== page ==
Young defensemen take time to learn Bylsma's system with Penguins
Olli Maatta grins. Scott Harrington's eyes get big. Derrick Pouliot laughs.
Brian Dumoulin just shakes his head.
The four best defensive prospects in the Penguins' system have NHL potential, but they won't play in Pittsburgh until they've mastered coach Dan Bylsma's system. For defensemen, this is no easy task.
“It's definitely different than anything I was used to,” Pouliot said.
Penguins coaches frequently speak of “getting north.” With arguably the most talented group of forwards in the NHL in its possession, the coaching staff wants the puck onto Sidney Crosby and Evgeni Malkin blades as quickly as possible.
Instead of deploying a methodical system to retrieve pucks, the Penguins use an up-tempo approach that, when executed properly, springs the puck to Crosby or Malkin when the stars are in full flight.
Executing that approach, though, isn't a cinch.
“It takes a lot of work,” Maatta said. “I feel more comfortable with it than I once did.”
Touch passes and perfect timing are required to make Bylsma's master plan work. The system often sees two defensemen providing puck support for one another in the Penguins' zone before quickly directing the puck to the neutral zone where the forwards are potentially already preparing a rush.
Simple, cross-ice feeds between defense partners are the norm in the NHL. Such methodical hockey isn't what the Penguins want from their blue line, which explains their preference for speedy defensemen who excel at firing perfect passes.
“That's why this week is so crucial for the kids that come here (for the team's prospect camp),” said Wilkes-Barre/Scranton assistant coach Alain Nasreddine, who grooms defensemen in the AHL before they are ready for NHL action.
“It is different than some things that you see on a lot of other teams. The first thing we tell them is that, ‘This is going to sound weird, but it works.' It's worked for us for a number of years.”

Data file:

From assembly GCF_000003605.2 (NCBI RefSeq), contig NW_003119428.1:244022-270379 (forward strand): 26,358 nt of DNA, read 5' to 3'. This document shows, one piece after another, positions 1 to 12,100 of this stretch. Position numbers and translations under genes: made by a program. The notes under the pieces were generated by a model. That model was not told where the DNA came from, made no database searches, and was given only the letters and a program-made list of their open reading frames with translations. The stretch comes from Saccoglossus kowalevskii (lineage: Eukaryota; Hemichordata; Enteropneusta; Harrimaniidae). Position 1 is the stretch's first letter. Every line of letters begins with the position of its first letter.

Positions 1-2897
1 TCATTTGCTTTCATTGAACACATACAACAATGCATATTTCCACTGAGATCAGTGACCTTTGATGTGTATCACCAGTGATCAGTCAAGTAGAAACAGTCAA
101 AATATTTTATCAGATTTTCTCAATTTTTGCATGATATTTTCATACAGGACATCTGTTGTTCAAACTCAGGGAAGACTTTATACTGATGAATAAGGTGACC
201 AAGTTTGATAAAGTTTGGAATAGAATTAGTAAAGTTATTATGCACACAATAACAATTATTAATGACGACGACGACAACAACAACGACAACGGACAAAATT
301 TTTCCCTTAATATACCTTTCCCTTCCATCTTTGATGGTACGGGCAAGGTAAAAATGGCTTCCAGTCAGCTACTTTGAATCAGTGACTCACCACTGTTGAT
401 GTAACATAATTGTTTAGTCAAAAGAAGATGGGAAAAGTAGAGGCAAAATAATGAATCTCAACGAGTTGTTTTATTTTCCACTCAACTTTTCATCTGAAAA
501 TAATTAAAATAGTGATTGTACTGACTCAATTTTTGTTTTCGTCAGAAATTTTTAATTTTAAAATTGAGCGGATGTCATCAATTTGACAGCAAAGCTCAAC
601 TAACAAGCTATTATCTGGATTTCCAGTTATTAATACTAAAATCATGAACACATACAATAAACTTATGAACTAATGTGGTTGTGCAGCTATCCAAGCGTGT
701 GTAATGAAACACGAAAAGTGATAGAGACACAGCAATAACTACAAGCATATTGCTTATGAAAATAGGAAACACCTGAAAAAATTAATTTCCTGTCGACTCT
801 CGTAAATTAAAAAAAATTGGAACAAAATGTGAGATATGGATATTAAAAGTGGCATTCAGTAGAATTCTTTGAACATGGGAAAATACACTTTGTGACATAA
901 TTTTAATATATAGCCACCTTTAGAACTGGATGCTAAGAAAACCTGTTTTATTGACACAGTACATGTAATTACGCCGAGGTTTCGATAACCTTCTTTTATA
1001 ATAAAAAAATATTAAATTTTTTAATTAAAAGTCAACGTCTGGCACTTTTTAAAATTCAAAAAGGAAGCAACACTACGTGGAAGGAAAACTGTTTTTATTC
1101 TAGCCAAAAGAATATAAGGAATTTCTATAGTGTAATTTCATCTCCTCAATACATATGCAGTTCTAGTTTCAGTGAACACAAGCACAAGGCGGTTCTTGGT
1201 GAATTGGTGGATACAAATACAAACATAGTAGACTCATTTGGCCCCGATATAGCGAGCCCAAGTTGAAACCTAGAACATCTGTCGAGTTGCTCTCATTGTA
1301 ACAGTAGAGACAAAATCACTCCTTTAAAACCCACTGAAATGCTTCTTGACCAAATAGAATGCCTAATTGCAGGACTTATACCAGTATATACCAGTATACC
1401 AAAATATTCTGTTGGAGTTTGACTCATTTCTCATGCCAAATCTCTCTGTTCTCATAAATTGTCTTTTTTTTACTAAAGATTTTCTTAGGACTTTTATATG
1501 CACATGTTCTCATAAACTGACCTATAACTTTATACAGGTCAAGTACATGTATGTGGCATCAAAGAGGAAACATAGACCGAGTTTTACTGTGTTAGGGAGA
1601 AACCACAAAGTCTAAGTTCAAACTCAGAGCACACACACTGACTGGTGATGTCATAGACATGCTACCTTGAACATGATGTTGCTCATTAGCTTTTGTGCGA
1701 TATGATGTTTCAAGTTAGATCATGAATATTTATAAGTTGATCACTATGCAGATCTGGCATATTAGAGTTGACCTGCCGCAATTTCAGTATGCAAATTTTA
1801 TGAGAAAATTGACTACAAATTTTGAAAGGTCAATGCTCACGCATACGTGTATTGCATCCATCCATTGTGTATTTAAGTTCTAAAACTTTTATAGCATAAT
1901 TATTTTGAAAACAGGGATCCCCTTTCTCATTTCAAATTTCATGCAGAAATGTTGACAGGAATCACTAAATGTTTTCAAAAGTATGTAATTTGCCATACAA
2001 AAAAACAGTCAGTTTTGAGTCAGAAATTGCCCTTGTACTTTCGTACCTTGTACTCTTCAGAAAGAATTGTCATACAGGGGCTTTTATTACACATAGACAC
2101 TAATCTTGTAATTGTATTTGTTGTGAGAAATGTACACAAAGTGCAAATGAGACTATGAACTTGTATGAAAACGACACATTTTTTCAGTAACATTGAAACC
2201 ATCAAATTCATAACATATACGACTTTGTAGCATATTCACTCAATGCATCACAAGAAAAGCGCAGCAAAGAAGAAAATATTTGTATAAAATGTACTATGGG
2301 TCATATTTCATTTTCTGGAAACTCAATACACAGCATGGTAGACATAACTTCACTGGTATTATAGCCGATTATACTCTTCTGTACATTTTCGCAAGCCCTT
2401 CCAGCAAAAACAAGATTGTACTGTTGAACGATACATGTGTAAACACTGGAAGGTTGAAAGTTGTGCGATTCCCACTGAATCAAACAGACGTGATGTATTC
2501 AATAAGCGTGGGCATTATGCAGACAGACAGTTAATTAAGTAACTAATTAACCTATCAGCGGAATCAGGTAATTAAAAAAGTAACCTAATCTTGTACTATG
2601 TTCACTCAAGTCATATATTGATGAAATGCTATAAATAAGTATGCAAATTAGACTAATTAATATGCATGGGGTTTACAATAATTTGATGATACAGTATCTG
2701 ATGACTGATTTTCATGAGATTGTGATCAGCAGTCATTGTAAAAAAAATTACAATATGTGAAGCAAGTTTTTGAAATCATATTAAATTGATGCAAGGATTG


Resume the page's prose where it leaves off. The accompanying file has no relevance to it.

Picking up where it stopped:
Forwards almost universally love playing in this system. Defensemen require time to understand the nuances.
Paul Martin and Zbynek Michalek were acquired via free agency in 2010 and admitted during the 2010-11 season that part of their struggles were related to the complexity of the system. Michalek never felt comfortable with the Penguins, and Martin never thrived until his third season.
“It definitely takes a while to get a grasp on it,” Harrington said. “It's not totally different than the stuff we did in London (Harrington's OHL team), but there are differences. Some of it is small stuff, just things they want us to do with our footwork. But the idea is always to get the puck to the forwards as quickly as possible.”
The system can click at a high level when executed properly, but given how much of the Penguins teachings go against the grain of how their defensemen were taught during earlier stages of development, weeks like the prospect camp are important.
“I wouldn't say stuff we did at Boston College was totally different,” Dumoulin said. “But you really do need to come here and get the refresher. The system just really relies on communication. You're relying on your defensive partner to tell you which direction to go. It's different. But I think we're all getting there.”
Josh Yohe is a staff writer for Trib Total Media. Reach him at email@example.com or via Twitter @JoshYohe_Trib.
Show commenting policy
TribLive commenting policy
- Penguins notebook: Crosby practices for 1st time since opening of camp
- Penguins boast several good blueliners with point-producing skills
- Penguins notebook: Crosby gets early work
- Red Wings beat Penguins, 2-1, in preseason opener
- Penguins forward Megna’s skill set might be perfect fit
- Penguins notebook: Carcillo hopes to give team physical edge
- Penguins’ Rutherford hopes to raise Cup again
- Inside the glass: Penguins’ Martin, Ehrhoff look comfortable together
- Rossi: At start, are Pens already finished?
- Inside the glass: Johnston’s opening practice grueling
- Inside the glass: Sutter takes puck to face